M. Night Shyamalan is nothing if not ambitious; I mean he creates films like a child seeking to spin his own stories in his own universe that could form a canon for aspiring filmmakers to launch from, and his vision gets in the way of his film and his fairy tale spins on its own while the film struggles to keep up. I enjoyed most of the fairy tale Shyamalan invents here involving a creature that can camouflage as grass, a mermaid, a giant eagle, and monkeys. If you’re wondering about his famous and infamous surprise ending, there isn’t one. There’s just one plot twist that’s interesting, and that’s all, so I won’t ruin much here. Shyamalan really seems to try for whimsical and on other moments, it works well. What’s ironic about “Lady in the Water” is that Shyamalan casts his film about a back story of fairy tales and odd characters, which falls on a setting of weird characters from a man whose one side of his body is muscular, an eccentric Asian mother and daughter, and a man who has a gift for words.
In the fold is a great cast including Paul Giamatti who is great as the every man hero who has to take on this task, and Howard has an eerie beauty about her that makes her interesting to look at. Shyamalan’s film really becomes coherent and interesting in the second half as we watch the power of community take hold on this evil force, and it’s intriguing. M. Night Shyamalan is so in love with both his fairy tale and himself that he creates quite possibly one of the most half-hearted yet one of the most self-congratulatory films of his career. He’s anxious to tell us “Look at this story, see how wondrous it is?” and it is indeed in some low key way potentially interesting, but his film isn’t.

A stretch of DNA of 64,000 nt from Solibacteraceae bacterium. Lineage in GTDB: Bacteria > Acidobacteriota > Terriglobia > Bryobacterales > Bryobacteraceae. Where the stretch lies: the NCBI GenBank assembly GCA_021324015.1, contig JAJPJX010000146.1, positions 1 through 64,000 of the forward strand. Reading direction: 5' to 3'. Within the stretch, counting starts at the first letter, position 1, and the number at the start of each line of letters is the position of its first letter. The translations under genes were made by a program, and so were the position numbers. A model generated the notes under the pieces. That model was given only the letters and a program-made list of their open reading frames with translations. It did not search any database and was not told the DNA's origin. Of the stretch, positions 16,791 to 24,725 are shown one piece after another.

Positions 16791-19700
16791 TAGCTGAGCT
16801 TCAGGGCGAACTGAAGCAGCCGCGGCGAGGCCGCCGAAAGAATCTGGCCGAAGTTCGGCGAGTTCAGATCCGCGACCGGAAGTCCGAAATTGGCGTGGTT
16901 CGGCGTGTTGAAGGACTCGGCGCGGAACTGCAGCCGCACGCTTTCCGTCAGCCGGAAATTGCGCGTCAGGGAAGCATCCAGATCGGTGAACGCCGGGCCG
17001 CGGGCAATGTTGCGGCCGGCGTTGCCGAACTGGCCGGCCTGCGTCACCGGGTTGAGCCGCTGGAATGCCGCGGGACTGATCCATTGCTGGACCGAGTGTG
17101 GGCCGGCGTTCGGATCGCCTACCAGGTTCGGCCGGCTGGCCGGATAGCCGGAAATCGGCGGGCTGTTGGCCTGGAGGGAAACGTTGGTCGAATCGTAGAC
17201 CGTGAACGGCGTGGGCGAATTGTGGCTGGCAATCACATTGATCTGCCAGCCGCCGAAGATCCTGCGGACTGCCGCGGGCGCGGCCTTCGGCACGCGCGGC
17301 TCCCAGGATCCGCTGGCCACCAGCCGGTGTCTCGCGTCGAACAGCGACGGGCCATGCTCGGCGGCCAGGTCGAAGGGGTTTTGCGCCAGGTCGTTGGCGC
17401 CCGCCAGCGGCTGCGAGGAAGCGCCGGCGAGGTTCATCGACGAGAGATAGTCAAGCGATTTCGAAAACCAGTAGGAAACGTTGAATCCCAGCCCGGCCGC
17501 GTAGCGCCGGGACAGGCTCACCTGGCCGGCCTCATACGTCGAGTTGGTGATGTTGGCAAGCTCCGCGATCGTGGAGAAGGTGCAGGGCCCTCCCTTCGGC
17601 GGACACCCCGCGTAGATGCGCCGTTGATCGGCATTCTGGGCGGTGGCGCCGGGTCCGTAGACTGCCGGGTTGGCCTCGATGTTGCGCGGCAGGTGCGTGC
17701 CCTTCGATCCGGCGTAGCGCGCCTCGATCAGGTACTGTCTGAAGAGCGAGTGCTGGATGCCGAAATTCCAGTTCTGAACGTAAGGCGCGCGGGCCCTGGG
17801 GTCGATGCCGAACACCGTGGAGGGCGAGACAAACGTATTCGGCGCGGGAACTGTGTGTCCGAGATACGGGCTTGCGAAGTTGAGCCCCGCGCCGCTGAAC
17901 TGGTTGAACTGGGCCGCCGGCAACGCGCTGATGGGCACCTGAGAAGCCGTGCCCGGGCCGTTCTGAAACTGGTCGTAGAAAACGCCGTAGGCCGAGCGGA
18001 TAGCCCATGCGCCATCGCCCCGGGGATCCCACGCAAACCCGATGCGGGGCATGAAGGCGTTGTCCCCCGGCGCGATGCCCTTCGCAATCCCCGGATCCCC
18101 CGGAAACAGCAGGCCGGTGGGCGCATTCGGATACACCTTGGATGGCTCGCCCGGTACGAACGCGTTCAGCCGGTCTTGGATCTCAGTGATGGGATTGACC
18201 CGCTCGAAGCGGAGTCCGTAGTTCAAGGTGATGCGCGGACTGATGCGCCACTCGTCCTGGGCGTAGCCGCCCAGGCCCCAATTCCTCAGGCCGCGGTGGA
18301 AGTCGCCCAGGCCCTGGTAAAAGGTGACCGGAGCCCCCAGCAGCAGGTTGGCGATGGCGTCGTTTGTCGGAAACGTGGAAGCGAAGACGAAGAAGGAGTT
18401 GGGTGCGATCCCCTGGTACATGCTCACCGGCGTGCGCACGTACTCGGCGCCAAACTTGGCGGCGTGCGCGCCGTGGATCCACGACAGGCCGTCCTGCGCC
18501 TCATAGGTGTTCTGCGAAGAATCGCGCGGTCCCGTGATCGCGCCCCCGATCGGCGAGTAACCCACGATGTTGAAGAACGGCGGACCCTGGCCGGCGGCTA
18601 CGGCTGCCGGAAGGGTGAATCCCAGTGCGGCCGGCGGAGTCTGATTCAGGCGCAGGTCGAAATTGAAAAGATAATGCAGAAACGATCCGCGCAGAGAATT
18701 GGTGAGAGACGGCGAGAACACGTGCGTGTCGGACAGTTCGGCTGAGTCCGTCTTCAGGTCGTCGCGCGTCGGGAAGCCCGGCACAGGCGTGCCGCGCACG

I was so utterly disappointed with one of my most anticipated movies of the summer, and Shyamalan becomes his own worst enemy. After his scuffle and departure with Disney, Shyamalan’s warts become so apparent, that I hope he has something better up the pipeline. It’s bad enough that “Lady in the Water” lacks the same wonder and enthusiasm of other Shyamalan films, but Shyamalan is so obsessed with bringing intrigue and fantasy to the real world, that he doesn’t focus enough on giving strength to his core characters, the ones whom play a significant importance to the rest of the story. And it continues on with slight narration of the legend, so much dull extrapolation into his creatures, and monsters, and narfs, and scrunts, and our hero’s eager journey to discover who can save Story.
He even goes as far to include himself in a very prominent role as a man who will be an important figure in history, and there’s a character who speaks poetically to others while his son also speaks in a rather proper manner. And Giamatti’s journey to discover who summoned Story is dull and almost endless and you just want him to get to the point. His awe is missing from the setting and he invokes it all in legend. He’s desperate to bring Narnia to the real world, and it fails. And man is Story a one-dimensional character or what? For such a title character that has such importance and stress and is in dire need, she lacks all the mystique and or atmosphere required to keep audiences watching.
One of the most ridiculous aspects of the film however is Shyamalan’s spoofing of the critic with an arrogant obnoxious critic (Bob Balaban) who thinks he knows all and suffers an ill fate, a joke that is lost here, because Shyamalan so blatantly includes this in-joke that it fails in its delivery. Just like the rest of the film. In spite of the backlash given to Shyamalan, I’m a fan of his and I’ll continue being a fan for a while. But I was not a fan of “Lady in the Water”. It’s a flawed and utterly disappointing piece of filmmaking. While the film’s performances are intriguing and the direction tight, Shyamalan’s fairytale ends up being more interesting than the actual film. “Lady in the Water” is a misfire, and a sad one to witness.